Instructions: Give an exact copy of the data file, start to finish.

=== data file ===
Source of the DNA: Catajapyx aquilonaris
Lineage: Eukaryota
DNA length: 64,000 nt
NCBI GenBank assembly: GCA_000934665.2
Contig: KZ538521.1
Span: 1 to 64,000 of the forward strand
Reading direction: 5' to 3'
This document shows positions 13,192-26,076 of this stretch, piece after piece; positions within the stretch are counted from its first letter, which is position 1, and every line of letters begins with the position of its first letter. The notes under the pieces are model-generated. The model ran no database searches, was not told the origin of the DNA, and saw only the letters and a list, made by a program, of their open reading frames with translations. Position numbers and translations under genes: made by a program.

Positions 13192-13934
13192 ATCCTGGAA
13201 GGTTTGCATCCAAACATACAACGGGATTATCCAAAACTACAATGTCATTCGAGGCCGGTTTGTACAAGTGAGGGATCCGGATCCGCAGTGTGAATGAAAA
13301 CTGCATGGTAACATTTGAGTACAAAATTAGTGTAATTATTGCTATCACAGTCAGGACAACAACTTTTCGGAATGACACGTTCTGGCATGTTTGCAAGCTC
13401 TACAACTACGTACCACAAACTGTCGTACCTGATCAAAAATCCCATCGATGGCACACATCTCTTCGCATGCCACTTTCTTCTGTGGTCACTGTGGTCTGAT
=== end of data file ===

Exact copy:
Source of the DNA: Catajapyx aquilonaris
Lineage: Eukaryota
DNA length: 64,000 nt
NCBI GenBank assembly: GCA_000934665.2
Contig: KZ538521.1
Span: 1 to 64,000 of the forward strand
Reading direction: 5' to 3'
This document shows positions 13,192-26,076 of this stretch, piece after piece; positions within the stretch are counted from its first letter, which is position 1, and every line of letters begins with the position of its first letter. The notes under the pieces are model-generated. The model ran no database searches, was not told the origin of the DNA, and saw only the letters and a list, made by a program, of their open reading frames with translations. Position numbers and translations under genes: made by a program.

Positions 13192-13934
13192 ATCCTGGAA
13201 GGTTTGCATCCAAACATACAACGGGATTATCCAAAACTACAATGTCATTCGAGGCCGGTTTGTACAAGTGAGGGATCCGGATCCGCAGTGTGAATGAAAA
13301 CTGCATGGTAACATTTGAGTACAAAATTAGTGTAATTATTGCTATCACAGTCAGGACAACAACTTTTCGGAATGACACGTTCTGGCATGTTTGCAAGCTC
13401 TACAACTACGTACCACAAACTGTCGTACCTGATCAAAAATCCCATCGATGGCACACATCTCTTCGCATGCCACTTTCTTCTGTGGTCACTGTGGTCTGAT